Four candidates have applied for the vacancy on the Anaheim City School District Board of Education created when James Vanderbilt took his seat on the Anaheim City Council. They are: Maureen Christensen, Jackie Filbeck, Veronica “Ronnie” Mayer, and Victoria Ramirez.
Board Members Jeff Cole and Ryan Ruelas screened all applicants to determine which applicants qualified for an interview, and all four applicants were deemed so.
The ACSD Board members will conduct public interviews of the applicants at a public meeting this Thursday, January 8 at 4:00 p.m. Since there are presently only four members of the ACSD Board, the winning applicant will need the votes of three of the four board members to be appointed.
One of the applicants, Maureen Christensen, was a candidate for the Anaheim Union High School District Governing Board in Trustee Area 1 this past November. She lost to Al Jabbar, the appointed incumbent and Orange County Employees Association activist, receiving 28.2% to Jabbar’s 49.4% (a third candidate, Linda Lobatos, received 22.3%). Judging by her bio, the 20-year Anaheim resident has been very active as a school volunteer and parent leader,, and there can be no question about her qualifications to serve.
Victoria Ramirez, another applicant, is a senior project manager with Jamboree Housing Corporation and serves on the Anaheim Planning Commission, to which she was appointed in 2008 by then-Councilwoman Lorri Galloway. Jamboree is a non-profit developer of affordable housing, and has developed several projects in Anaheim.
Jackie Filbeck is a realtor and life-long Anaheim resident who went to Loara High School. According to OC Political, she unsuccessfully applied for a vacancy on the AUHSD Governing Board in 2012:
Jackie Filbeck (R-Anaheim): She noted her working relationships with each of the elementary school boards that feed into AUHSD, her experience on education committees, her roots in Anaheim, and her professional background in accounting and contracts. She believes the board “manage[s] the district collaboratively” to ensure student success, sets policies and negotiates contracts, and serves as a community representative. She states outstanding board members “do their homework;” investigate issues; stay informed; are each a people person who interacts with the community, staff, and students; represent the district to the community; and need to be nice people. Her involvement in Anaheim schools included three years as a PTA President, work with school board members, service on numerous committees, art programs, school carnivals, reading programs, growing a PTA board from 4 people to 50 people, sports leagues like NJB and JUSA, directing girls’ softball; she stated she gained knowledge of parliamentary procedure from her group involvement; she has been a real estate agent, managed trust funds, been a notary, been a certified signing agent, a businesswoman, a Field Representative for Assemblyman Chris Norby, and a 12-year St. Jude volunteer. She stated she would be honored to serve, was motivated to apply on her own and by herself alone, is a good learner, wants to expand mentoring and tutoring programs, and would like to serve as a community resource.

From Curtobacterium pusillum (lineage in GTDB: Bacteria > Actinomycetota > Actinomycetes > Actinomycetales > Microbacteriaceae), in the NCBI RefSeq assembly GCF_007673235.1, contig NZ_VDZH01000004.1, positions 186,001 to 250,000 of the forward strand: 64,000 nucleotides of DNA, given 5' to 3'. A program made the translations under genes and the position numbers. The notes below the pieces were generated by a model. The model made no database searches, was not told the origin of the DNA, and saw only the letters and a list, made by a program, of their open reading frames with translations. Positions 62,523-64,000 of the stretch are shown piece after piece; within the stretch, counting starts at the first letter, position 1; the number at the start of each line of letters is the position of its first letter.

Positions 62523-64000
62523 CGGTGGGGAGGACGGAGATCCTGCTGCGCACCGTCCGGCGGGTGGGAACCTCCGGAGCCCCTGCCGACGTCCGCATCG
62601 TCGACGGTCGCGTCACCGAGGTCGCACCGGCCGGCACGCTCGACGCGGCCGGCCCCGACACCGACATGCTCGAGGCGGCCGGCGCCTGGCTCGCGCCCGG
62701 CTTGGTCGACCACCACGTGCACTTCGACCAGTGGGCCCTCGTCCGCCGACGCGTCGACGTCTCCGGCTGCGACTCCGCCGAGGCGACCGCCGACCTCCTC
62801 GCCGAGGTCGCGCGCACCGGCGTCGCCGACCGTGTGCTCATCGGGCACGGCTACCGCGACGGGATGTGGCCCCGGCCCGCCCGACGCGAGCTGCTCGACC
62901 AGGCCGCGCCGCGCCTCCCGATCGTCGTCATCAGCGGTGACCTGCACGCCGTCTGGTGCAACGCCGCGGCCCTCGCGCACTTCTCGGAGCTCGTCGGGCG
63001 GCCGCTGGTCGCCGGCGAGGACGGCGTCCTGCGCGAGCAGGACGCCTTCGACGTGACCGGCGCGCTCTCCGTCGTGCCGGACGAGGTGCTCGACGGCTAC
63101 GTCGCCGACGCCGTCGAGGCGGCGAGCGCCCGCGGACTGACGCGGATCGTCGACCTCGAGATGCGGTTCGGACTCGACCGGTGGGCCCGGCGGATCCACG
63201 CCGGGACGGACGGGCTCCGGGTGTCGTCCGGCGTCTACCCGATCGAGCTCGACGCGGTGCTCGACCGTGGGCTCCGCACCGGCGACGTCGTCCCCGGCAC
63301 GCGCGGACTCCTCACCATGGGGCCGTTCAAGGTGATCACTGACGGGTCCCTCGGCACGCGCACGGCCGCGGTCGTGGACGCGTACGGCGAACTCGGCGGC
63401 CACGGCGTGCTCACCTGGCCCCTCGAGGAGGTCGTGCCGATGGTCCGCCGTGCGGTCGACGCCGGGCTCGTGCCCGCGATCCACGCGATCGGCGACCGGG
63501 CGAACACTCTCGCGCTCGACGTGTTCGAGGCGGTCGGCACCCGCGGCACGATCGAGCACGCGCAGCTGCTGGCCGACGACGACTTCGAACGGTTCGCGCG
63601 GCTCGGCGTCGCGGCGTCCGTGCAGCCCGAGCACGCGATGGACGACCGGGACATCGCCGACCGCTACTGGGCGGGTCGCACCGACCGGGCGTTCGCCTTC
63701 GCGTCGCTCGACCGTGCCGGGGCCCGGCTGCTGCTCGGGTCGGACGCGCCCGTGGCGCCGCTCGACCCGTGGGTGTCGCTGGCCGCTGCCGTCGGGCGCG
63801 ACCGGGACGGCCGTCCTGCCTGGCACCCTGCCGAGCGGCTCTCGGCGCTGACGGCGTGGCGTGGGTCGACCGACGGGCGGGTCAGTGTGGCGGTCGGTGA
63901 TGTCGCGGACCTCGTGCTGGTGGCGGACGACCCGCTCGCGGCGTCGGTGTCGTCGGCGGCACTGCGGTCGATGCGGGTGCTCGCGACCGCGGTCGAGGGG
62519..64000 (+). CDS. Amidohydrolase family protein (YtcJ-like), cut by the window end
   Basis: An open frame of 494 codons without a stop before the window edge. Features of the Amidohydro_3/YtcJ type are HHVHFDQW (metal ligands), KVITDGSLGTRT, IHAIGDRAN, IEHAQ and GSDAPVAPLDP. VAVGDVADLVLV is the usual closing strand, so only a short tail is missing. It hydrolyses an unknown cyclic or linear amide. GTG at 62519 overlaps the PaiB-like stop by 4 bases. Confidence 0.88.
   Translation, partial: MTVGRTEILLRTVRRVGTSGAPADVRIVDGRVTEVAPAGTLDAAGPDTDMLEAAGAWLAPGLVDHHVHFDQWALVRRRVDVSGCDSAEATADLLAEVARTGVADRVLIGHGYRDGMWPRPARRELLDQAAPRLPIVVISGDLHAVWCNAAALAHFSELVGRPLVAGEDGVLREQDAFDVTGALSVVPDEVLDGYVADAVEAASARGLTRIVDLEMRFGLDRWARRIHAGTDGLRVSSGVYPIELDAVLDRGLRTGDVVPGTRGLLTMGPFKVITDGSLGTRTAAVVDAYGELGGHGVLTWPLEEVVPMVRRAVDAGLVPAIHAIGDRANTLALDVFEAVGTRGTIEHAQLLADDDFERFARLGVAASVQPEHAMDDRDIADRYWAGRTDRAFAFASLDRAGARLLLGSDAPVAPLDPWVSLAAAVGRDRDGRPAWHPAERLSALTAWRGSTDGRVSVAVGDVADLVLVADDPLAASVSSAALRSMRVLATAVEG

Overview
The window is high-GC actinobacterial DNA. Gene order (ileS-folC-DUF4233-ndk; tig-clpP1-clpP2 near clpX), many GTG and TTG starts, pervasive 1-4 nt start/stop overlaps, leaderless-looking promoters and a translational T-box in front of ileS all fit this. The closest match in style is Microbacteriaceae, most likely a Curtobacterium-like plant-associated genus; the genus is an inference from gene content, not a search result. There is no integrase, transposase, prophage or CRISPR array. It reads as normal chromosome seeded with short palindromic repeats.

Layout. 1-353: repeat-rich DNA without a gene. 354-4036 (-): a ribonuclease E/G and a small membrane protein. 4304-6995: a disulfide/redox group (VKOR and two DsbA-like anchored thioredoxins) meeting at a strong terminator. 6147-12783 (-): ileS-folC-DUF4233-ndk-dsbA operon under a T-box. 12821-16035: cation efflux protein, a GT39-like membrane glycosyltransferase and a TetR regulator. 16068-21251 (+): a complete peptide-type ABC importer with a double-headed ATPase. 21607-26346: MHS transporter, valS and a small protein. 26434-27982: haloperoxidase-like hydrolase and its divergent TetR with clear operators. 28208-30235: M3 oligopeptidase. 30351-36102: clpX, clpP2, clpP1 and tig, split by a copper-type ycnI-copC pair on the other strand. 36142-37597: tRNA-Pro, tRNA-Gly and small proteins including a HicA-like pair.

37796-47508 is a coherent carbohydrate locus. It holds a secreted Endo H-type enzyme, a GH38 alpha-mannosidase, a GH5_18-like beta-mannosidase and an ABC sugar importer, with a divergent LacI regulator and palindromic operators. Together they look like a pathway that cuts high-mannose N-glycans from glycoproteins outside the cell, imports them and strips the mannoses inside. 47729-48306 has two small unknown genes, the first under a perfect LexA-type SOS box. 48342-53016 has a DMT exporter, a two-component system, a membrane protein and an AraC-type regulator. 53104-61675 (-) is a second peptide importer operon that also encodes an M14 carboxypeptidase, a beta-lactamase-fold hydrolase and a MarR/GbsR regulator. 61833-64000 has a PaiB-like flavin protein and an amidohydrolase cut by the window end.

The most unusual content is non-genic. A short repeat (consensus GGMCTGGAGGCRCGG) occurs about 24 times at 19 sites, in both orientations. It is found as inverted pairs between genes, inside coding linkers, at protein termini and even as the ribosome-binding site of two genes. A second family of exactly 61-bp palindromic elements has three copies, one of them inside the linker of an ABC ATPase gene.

Christensen and Ramirez would appear to be the applicants with the best chance of appointment. Christensen has extensive experience in various committee, advisory and oversight positions. Ramirez brings extensive public service experience as a Planning Commission and her professional work is fairly immersed in the public policy realm. Ramirez, on the other hand, is more in line philosophically with the ACSD Board majority.
The matter is by no means closed if the ACSD Board votes to fill the vacancy with one of the four applicants. Unsuccessful applicants and/or their supporters can nullify the appointment and force a special election by submitting a qualified petition signed by 1.5% of ACSD registered voters (966 valid signatures) within 30 days of the appointment. This happened in 2007 when the Anaheim Union High School District Board of Trustees appointed Harald Martin to fill the vacancy created by the death of Denise Mansfield-Reinking. The result would be a March special election with a very light turnout.